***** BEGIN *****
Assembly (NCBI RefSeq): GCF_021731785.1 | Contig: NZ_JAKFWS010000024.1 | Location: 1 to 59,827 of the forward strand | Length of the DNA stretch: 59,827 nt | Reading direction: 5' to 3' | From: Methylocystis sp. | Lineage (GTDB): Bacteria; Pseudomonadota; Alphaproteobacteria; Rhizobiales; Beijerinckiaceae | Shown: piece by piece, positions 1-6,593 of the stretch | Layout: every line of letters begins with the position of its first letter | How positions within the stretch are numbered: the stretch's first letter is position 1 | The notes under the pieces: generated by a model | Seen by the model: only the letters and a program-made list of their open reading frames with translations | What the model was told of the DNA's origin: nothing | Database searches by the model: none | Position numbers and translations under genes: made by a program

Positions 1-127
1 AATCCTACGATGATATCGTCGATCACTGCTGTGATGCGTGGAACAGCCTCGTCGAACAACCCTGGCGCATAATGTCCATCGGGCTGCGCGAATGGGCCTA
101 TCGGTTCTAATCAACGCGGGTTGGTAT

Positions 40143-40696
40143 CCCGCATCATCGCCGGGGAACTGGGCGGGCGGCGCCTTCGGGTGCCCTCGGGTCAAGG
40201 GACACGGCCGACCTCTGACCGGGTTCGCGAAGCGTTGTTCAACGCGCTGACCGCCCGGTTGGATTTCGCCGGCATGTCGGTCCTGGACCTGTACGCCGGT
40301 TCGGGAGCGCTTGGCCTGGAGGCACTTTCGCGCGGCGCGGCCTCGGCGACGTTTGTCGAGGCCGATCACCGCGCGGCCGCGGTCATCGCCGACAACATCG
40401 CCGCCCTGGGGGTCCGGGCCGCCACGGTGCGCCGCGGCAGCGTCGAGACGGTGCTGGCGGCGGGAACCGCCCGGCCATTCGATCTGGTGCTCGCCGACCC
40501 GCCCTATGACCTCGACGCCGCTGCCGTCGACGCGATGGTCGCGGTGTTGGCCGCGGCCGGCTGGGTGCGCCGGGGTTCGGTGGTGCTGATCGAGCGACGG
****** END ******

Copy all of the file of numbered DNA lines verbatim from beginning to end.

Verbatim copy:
Assembly (NCBI RefSeq): GCF_021731785.1 | Contig: NZ_JAKFWS010000024.1 | Location: 1 to 59,827 of the forward strand | Length of the DNA stretch: 59,827 nt | Reading direction: 5' to 3' | From: Methylocystis sp. | Lineage (GTDB): Bacteria; Pseudomonadota; Alphaproteobacteria; Rhizobiales; Beijerinckiaceae | Shown: piece by piece, positions 1-6,593 of the stretch | Layout: every line of letters begins with the position of its first letter | How positions within the stretch are numbered: the stretch's first letter is position 1 | The notes under the pieces: generated by a model | Seen by the model: only the letters and a program-made list of their open reading frames with translations | What the model was told of the DNA's origin: nothing | Database searches by the model: none | Position numbers and translations under genes: made by a program

Positions 1-127
1 AATCCTACGATGATATCGTCGATCACTGCTGTGATGCGTGGAACAGCCTCGTCGAACAACCCTGGCGCATAATGTCCATCGGGCTGCGCGAATGGGCCTA
101 TCGGTTCTAATCAACGCGGGTTGGTAT

Positions 40143-40696
40143 CCCGCATCATCGCCGGGGAACTGGGCGGGCGGCGCCTTCGGGTGCCCTCGGGTCAAGG
40201 GACACGGCCGACCTCTGACCGGGTTCGCGAAGCGTTGTTCAACGCGCTGACCGCCCGGTTGGATTTCGCCGGCATGTCGGTCCTGGACCTGTACGCCGGT
40301 TCGGGAGCGCTTGGCCTGGAGGCACTTTCGCGCGGCGCGGCCTCGGCGACGTTTGTCGAGGCCGATCACCGCGCGGCCGCGGTCATCGCCGACAACATCG
40401 CCGCCCTGGGGGTCCGGGCCGCCACGGTGCGCCGCGGCAGCGTCGAGACGGTGCTGGCGGCGGGAACCGCCCGGCCATTCGATCTGGTGCTCGCCGACCC
40501 GCCCTATGACCTCGACGCCGCTGCCGTCGACGCGATGGTCGCGGTGTTGGCCGCGGCCGGCTGGGTGCGCCGGGGTTCGGTGGTGCTGATCGAGCGACGG